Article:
There’s Turki al-Faisal’s call for “sophisticated, high-level weapons” to be sent to Syria (not to mention the recent release of a purported April 2012 Saudi directive releasing Saudi death row prisoners to fight jihad against Bashar al-Assad).
Then there’s the escalation of drone strikes in Yemen since MbN’s visit, attacking targets that have no apparent tie to America’s stated targeting criteria there–a threat to American interests. Yemen-based journalist Adam Baron has observed that the drone strikes–as opposed to overflights–have been unusually concentrated in northern provinces.
interestingly, drone uptick has been concentrated in northern provinces: 2013 has yet to see one reported in shabwa/abyan/hadramawt.
Add in a bit of confusion over the reported scope of the new drone rulebook. The WaPo’s report describes that only Pakistan is exempted from the rulebook, yet some have suggested that the CIA’s drone program in Yemen, too will be exempted.
Then there’s the role that MbN has played in the past. In addition to being the key player on the roll-out of the TCA (more on that below), he created Saudi Arabia’s deradicalization program, which this March 2009 WikiLeaks cable ties closely to the TCA renewed on the trip. At least two former Gitmo detainees who went through the program ended up serving as infiltrators into AQAP. This Saudi-US Relations Information Service release actually points to the toner cartridge plot revealed by deradicalization graduate Jabir al-Fayfi along with the recent UndieBomb 2.0 plot–which was created by a third infiltrator directed by the Saudis–in its coverage of MbN’s visit, suggesting he may have had a role there, too. Should we expect similar operations in the near future? Note, while he is understood to have been a genuine recidivist, another graduate of Gitmo and then MbN’s deradicalization program, AQAP’s number 2, Said al-Shirhi, was reported on Thursday to have died from wounds suffered in a November counterterrorism strike.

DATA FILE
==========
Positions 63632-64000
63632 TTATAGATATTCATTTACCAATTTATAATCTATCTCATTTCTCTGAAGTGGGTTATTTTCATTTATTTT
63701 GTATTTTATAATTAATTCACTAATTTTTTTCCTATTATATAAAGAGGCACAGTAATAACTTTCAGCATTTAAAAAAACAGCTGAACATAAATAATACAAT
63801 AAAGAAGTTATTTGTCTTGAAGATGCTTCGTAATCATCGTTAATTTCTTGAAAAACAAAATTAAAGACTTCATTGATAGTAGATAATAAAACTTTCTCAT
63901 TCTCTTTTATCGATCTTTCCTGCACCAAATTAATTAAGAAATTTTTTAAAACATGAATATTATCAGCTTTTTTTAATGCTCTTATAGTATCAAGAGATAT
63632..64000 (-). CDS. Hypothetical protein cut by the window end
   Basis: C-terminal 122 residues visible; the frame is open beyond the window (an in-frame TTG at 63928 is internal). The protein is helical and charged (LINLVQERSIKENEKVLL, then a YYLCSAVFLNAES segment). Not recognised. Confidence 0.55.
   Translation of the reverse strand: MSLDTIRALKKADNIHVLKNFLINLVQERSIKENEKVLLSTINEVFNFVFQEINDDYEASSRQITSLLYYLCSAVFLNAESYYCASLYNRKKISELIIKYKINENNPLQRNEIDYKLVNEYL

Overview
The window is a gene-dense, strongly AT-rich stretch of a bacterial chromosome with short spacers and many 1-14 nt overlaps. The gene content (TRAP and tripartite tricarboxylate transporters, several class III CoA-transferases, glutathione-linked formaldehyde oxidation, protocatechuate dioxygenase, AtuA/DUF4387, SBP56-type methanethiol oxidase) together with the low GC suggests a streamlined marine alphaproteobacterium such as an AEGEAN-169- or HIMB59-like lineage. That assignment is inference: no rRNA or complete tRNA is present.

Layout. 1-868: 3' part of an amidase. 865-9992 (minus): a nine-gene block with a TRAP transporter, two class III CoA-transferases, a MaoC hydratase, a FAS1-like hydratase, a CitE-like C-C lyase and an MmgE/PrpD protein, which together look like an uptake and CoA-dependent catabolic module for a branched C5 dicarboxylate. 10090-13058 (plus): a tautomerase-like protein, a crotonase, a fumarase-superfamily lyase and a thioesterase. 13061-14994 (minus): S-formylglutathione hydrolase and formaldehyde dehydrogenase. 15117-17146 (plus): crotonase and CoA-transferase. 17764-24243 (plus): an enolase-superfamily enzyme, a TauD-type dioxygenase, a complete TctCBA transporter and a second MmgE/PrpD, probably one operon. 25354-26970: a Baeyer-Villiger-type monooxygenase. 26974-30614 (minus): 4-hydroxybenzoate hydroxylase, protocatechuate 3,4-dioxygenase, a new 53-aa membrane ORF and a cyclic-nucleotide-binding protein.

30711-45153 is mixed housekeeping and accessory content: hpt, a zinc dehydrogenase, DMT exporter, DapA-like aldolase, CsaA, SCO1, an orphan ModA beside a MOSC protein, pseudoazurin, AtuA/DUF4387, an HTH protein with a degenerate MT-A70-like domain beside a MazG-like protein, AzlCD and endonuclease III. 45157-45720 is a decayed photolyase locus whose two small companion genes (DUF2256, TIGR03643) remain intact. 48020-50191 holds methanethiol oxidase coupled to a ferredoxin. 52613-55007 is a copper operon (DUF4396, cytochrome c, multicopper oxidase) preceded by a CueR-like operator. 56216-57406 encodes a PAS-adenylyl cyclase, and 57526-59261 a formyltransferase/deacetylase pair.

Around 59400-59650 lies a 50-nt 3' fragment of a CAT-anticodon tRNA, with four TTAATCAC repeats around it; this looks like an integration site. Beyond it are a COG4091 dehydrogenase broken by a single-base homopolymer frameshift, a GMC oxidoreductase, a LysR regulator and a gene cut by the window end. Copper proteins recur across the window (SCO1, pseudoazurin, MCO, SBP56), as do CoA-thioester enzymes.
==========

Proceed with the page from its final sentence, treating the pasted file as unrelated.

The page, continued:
All this takes place against the background of unrest in Saudi Arabia (which Lynch describes at length). While Lynch disagrees, Bruce Reidel has been warning–and hawking a book–about a possible revolution in Saudi Arabia. To the extent the unrest represents a serious threat, it would put MbN, as Minister of the Interior, at the forefront. Interestingly, as part of the TCA renewed on this trip and led by MbN, the US helped Saudi Arabia develop a 35,000 person strong Facilities Security Force, which includes a paramilitary function, which would be crucial in the Eastern Provinces experiencing the most real unrest (the same day MbN came to the US, King Abdullah put MbN’s older brother in charge of the Eastern Province). When you couple that with the cybersecurity cooperation MbN discussed with Janet Napolitano–remember the fear-mongering around the technically simple but executed by insiders ARAMCO hack–and it suggests the US may be more worried about the Eastern Province than Lynch.
So maybe MbN’s visit represents real concerns about unrest in the Kingdom (which would play into our pressure on Iran), not least because the Saudis blame Iran for the unrest among its Shia population. Or maybe MbN’s visit represents a further expansion of our already significant counterterrorism and other covert operations.
I sure would like to know, though.